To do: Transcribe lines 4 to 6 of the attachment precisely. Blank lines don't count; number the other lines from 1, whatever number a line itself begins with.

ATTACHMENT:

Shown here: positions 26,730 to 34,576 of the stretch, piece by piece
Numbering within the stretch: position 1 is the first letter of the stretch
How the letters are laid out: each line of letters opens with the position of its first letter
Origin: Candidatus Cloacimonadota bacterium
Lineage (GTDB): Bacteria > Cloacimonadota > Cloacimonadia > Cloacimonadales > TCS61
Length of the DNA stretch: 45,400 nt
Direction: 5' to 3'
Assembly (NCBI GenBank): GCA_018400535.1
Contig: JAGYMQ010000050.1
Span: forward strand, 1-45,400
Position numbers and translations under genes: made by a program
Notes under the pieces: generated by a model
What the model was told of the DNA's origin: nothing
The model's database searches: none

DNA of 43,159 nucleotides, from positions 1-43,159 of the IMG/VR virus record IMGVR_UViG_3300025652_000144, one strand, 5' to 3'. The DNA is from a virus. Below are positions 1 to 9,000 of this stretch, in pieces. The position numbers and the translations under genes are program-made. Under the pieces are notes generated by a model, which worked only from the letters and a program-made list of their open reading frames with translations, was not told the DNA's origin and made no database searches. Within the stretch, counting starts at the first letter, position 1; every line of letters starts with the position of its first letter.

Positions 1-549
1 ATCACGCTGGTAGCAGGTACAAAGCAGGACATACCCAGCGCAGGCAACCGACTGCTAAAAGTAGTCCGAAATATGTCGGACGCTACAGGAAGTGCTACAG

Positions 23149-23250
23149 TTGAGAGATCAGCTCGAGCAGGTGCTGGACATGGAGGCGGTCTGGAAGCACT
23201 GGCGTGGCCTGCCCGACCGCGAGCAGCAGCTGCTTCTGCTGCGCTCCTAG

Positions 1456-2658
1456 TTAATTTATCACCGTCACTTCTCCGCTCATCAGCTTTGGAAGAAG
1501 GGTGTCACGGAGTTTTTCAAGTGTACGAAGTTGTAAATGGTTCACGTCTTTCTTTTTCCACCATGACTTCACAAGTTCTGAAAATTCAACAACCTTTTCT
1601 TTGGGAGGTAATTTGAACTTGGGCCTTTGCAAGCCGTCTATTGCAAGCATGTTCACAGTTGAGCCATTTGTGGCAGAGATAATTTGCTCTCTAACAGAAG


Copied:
Origin: Candidatus Cloacimonadota bacterium
Lineage (GTDB): Bacteria > Cloacimonadota > Cloacimonadia > Cloacimonadales > TCS61
Length of the DNA stretch: 45,400 nt